You may have seen the elderly in your house become weak with advancing age. Aging makes them prone to falls and injuries. Consequently, falling can have implications on their functional health and well-being.
Families often report instances of older adults falling out of bed. While it may not be serious in all cases, some intervention to deal with this problem is necessary. So, let us analyze the problem in detail and learn how to prevent older adults from falling off the bed.
Who Are Affected The Most?
Falling from the bed is fairly common amongst older adults. According to epidemiological data, one out of every three adults who are older than 65 years tend to fall out of bed. As the age advances, the incidents increase, and the rate is higher among adults living in senior housing facilities.
While people often treat them as random events, adults falling out of bed can be indicative of several underlying conditions. A considerable amount of morbidity is associated with these falls.
After 70 years, these small morbid changes can lead to a dramatic increase in the risk of mortality. Old age is associated with increased fragility. Therefore, minor stressful incidents like these have severe impacts.
In otherwise healthy adults, these falls from the bed never really cause significant injury. However, most older adults have several underlying pathologies. Therefore, an increased propensity of falling out of bed can trigger long-term morbidity.
Apart from the physical implications of falling, it also affects the person mentally. According to research data, these minor falls are the reason behind the admission of older adults in community living facilities. As it reduces their independence, the mental state of the elderly gets disturbed.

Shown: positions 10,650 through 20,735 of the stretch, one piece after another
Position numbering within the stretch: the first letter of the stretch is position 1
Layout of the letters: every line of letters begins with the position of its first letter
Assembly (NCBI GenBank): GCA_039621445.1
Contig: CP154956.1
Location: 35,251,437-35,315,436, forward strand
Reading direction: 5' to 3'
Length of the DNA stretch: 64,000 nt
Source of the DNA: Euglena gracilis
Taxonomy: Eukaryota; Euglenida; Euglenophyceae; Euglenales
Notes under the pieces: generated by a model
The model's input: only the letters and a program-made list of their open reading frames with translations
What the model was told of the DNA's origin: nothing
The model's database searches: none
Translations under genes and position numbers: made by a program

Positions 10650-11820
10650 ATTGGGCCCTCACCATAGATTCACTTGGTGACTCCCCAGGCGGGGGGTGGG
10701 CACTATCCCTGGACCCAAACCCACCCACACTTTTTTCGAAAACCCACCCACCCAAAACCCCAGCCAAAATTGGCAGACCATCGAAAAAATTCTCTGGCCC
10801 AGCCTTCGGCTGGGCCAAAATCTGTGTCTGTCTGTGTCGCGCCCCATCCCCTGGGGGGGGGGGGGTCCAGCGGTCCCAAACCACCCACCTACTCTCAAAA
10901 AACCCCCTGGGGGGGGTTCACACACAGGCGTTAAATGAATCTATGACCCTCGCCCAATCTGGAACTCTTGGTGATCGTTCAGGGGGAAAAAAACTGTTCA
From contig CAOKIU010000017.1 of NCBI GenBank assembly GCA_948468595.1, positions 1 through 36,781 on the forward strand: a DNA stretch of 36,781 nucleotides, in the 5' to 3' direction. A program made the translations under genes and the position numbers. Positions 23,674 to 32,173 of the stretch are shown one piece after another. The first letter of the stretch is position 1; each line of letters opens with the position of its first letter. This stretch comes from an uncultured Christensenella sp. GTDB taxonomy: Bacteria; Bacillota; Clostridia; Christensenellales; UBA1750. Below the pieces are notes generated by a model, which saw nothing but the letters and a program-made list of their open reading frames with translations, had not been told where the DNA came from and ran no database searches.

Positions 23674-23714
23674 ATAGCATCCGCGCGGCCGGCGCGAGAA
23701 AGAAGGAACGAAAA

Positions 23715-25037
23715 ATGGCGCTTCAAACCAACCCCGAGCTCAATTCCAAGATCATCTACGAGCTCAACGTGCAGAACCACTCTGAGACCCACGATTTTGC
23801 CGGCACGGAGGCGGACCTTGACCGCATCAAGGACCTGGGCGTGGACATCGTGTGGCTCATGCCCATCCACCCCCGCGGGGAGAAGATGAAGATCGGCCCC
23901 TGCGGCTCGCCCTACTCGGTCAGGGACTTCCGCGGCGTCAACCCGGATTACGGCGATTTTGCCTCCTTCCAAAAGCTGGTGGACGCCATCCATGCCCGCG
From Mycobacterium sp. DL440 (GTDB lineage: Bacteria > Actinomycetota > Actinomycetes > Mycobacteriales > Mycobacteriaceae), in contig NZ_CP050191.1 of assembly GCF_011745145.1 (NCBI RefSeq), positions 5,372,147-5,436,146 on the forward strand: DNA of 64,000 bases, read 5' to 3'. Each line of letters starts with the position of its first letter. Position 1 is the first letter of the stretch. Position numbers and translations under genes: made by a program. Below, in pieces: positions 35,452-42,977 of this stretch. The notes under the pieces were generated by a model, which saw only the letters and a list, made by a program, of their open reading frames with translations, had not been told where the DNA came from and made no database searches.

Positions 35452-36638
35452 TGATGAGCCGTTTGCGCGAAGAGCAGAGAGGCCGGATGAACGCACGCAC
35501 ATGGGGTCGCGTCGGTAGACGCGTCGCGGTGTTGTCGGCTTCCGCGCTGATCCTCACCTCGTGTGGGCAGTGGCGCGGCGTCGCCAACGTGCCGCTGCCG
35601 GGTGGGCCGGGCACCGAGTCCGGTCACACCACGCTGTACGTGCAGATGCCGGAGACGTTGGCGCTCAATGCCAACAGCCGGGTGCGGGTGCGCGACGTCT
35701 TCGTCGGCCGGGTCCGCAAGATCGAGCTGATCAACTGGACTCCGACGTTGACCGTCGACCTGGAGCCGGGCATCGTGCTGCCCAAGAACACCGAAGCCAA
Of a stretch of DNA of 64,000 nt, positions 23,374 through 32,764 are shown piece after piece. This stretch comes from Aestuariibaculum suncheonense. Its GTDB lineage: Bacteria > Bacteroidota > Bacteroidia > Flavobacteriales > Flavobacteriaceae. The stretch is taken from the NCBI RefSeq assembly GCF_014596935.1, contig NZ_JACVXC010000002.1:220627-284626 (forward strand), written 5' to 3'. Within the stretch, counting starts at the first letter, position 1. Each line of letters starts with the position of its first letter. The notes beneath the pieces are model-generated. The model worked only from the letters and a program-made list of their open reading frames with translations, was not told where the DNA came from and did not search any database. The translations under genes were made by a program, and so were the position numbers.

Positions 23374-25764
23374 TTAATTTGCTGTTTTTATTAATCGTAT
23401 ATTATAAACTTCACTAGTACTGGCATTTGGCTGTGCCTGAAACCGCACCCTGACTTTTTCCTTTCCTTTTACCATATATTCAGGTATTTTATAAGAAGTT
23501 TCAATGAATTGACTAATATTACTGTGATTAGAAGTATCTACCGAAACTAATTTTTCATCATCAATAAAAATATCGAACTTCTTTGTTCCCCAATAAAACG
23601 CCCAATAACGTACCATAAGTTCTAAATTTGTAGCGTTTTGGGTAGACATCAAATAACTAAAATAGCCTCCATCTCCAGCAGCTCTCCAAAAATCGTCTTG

Psychiatrists say that this loss of ability to ambulate is a major setback for many people. It is easy to slip into depression when such instances take place repeatedly.
As stated before, the people in the frail geriatric population suffer from age-related degenerative changes and diseases. These conditions are the most common cause of falling out of bed. Some affect their muscle strength, while others affect their senses, leading to the fall.
However, these conditions are seldom responsible for the falls alone. No single factor is responsible for these falls from the bed. Sometimes they start as accidental falls, and signs of influence of a disease are seen only after several instances.
Thus, these falls can have multifactorial origins, making the diagnosis difficult. Let us study a few common conditions associated with bed falls in the elderly.
Gait And Balance Disorders
Gait and balance disorders are the most common reason for any type of fall in the elderly population. Around fifty percent of the elderly have some kind of gait or balance impairment. In nursing homes, more than half the patients require support for getting up and walking.
These impairments occur either because of degenerative changes in the brain centers or due to muscle weakness.
When such older adults do not get support for moving in the bed or getting out of it, the chances of falling off the bed increase manifold. Without the proper use of assistive devices, these adults fall very frequently. Thus, it becomes a big physical and mental burden for them.